Argentina gets glad eye from investors as election looms

Stock exchange buoyed by international expectation of post-Kirchner rapprochement

If there was ever a question about what the investment community thinks of Argentina's president Cristina Kirchner, recent market activity is clearing up any doubts.

The economic slowdown in China is hitting South America hard. Slackening Asian demand for the resource-rich continent's commodities has provoked a wave of selling across the region, hitting stock markets and currencies.

But one country is bucking the trend – financial pariah Argentina.

Even though its economy has stalled, hit by lower prices for its soy exports, plagued by high inflation, gaping deficits and dwindling foreign reserves, the Buenos Aires stock exchange has staged an impressive rally this year while foreign investors are snapping up the country's bonds despite two sovereign defaults in just 13 years which keep it shut out of global capital markets.


End of an era

The reason? On December 10th, Kirchner, whose populist policies are blamed by many for her country’s poorly economy, will be quitting the Casa Rosada. “In this election the question of who wins is secondary to the fact that it marks the end of the Kirchner era,” says Dr

Samuel Amaral

, a historian of the Peronist movement.

Investors are betting that whoever emerges triumphant from next month’s poll, or a possible run-off in November, will clean up the public finances weakened by Kirchner’s profligate spending and reinsert Argentina into the global economy it has been estranged from since its 2001 debt default.

Running second in the polls, the mayor of Buenos Aires city, Mauricio Macri, aims to become the first right-wing democratically elected president in Argentina's history. He has sharply criticised Kirchner's economic policies, which have polarised Argentina during her eight years in power.

But investors are also warming to frontrunner Daniel Scioli, the governor of Buenos Aires province, despite the fact that he is a Peronist like Kirchner and has her backing.

"Henry Kissinger was once asked what presidents want and he replied 'a second term'. If either Scioli or Macri wants a second term they will need to make changes to the economy because without them there will be no growth and they will not be re-elected," says Alberto Bernal, an economist with Latin American investment house Bulltick. "Both men understand this. They know what they have to do."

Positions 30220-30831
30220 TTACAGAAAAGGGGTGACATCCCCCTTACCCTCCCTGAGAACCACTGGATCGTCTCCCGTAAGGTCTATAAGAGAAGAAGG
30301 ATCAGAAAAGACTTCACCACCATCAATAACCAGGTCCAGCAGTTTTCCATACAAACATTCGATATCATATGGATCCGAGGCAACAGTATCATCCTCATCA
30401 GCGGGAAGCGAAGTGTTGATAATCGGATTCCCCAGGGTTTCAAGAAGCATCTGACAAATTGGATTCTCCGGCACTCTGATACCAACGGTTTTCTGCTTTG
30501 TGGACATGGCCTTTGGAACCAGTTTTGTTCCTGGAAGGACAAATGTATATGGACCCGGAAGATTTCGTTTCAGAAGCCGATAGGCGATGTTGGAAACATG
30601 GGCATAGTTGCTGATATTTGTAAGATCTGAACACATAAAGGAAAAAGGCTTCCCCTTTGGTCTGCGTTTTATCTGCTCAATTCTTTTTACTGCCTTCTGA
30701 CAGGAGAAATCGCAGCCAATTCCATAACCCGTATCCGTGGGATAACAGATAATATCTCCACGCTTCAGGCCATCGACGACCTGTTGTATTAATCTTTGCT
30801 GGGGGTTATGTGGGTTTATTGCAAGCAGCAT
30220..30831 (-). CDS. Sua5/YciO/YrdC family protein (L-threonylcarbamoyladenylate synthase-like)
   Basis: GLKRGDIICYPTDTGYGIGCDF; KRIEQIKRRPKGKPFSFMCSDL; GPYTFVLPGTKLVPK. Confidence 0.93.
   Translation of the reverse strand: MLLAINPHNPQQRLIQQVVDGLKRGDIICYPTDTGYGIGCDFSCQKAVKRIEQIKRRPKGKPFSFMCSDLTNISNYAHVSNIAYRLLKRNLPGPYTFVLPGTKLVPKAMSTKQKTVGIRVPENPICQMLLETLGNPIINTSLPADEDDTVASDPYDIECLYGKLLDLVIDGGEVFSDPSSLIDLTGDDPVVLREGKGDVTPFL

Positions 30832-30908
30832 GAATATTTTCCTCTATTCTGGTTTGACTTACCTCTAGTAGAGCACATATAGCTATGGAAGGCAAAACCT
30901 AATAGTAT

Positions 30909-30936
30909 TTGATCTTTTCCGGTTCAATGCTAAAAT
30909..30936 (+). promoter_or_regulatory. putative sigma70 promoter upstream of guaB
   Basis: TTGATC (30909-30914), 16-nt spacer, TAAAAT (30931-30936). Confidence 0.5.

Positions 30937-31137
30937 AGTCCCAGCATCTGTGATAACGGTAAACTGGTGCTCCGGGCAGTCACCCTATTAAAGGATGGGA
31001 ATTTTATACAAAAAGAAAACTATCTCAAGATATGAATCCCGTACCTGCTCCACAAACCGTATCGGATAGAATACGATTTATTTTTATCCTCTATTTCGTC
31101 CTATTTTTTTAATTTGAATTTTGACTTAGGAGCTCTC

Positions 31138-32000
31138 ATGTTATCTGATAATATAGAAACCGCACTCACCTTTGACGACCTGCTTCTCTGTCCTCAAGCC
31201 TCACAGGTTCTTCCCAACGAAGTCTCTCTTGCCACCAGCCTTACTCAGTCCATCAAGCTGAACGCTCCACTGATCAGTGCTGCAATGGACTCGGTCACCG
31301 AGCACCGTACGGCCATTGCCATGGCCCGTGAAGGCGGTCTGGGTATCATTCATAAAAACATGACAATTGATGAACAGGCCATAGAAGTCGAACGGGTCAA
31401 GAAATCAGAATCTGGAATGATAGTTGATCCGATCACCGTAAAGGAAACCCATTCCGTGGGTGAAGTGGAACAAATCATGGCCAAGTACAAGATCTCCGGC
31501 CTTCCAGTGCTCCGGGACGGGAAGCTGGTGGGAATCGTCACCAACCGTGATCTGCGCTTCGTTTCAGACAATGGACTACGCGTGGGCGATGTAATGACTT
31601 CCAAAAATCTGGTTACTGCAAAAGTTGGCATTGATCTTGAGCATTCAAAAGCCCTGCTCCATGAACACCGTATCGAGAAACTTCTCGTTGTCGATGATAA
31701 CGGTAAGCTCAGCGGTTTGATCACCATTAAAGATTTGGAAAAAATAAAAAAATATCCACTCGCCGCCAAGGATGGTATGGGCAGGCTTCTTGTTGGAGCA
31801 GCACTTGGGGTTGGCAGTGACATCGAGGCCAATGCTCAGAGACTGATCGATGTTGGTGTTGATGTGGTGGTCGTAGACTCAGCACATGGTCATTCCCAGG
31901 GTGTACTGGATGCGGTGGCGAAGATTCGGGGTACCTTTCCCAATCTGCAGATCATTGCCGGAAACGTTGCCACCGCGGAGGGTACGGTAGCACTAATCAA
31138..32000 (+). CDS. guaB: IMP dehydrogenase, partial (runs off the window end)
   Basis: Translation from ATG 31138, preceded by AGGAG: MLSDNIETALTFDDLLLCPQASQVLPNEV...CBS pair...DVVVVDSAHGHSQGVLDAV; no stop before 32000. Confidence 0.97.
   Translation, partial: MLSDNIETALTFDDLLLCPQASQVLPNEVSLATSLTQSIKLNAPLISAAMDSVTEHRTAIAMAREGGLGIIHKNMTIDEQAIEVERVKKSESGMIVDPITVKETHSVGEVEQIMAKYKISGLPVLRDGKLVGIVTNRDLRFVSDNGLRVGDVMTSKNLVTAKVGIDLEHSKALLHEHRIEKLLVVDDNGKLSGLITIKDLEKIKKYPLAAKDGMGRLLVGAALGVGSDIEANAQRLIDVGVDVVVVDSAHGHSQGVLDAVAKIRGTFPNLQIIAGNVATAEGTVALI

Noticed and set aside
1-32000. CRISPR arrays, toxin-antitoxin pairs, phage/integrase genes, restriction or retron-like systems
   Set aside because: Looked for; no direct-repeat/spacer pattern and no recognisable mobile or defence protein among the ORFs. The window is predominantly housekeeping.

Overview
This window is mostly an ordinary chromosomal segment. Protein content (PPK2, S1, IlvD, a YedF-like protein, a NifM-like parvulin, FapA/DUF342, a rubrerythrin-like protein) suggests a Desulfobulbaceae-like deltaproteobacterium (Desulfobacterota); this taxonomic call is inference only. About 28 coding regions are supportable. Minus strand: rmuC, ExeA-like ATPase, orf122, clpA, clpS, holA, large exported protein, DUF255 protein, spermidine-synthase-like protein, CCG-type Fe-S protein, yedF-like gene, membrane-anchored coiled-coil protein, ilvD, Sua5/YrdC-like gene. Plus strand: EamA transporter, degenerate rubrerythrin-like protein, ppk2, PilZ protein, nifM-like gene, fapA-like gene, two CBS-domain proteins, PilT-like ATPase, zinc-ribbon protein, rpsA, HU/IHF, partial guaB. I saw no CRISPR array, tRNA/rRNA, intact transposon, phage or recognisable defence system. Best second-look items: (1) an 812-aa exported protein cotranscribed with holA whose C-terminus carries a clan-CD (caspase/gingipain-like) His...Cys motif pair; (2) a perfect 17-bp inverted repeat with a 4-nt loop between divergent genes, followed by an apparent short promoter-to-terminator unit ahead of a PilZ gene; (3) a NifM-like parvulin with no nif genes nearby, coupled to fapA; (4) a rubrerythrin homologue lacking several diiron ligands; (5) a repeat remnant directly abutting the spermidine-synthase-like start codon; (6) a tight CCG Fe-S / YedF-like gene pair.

The most obvious signal of a change in direction would be a settlement with bondholders who rejected a debt restructuring deal in 2005 following the 2001 default. The dispute keeps Argentina from tapping capital markets and its resolution would be a signal that Argentina is reopening for business.

“If the country fixes its external accounts so much money could suddenly flood in it is not even funny,” says Bernal.

Though Scioli has been careful not to disrespect the president’s economic legacy, on the campaign trail his ideological commitment to her statist populism is doubted. “Scioli and Macri broadly agree on foreign and economic policy and are very different to President Kirchner in their views on the role of the state in the economy, for example,” says political analyst Sergio Berensztein. “As incumbent Scioli would be different ideologically to Cristina and in fact more like Macri.”

Kirchner’s backing of Scioli only followed her failure to find an electorally competitive candidate among her own inner circle. The two have had a difficult relationship ever since Scioli served her husband and predecessor Néstor as vice-president.

Recently, Kirchner has packed her supporters into the top echelons of the country’s institutions in a bid to preserve her influence after she leaves power. But analysts warn history is against her. “She will no longer be president and in Argentina the presidency is very strong. It is going to be difficult for her ,” says Berensztein.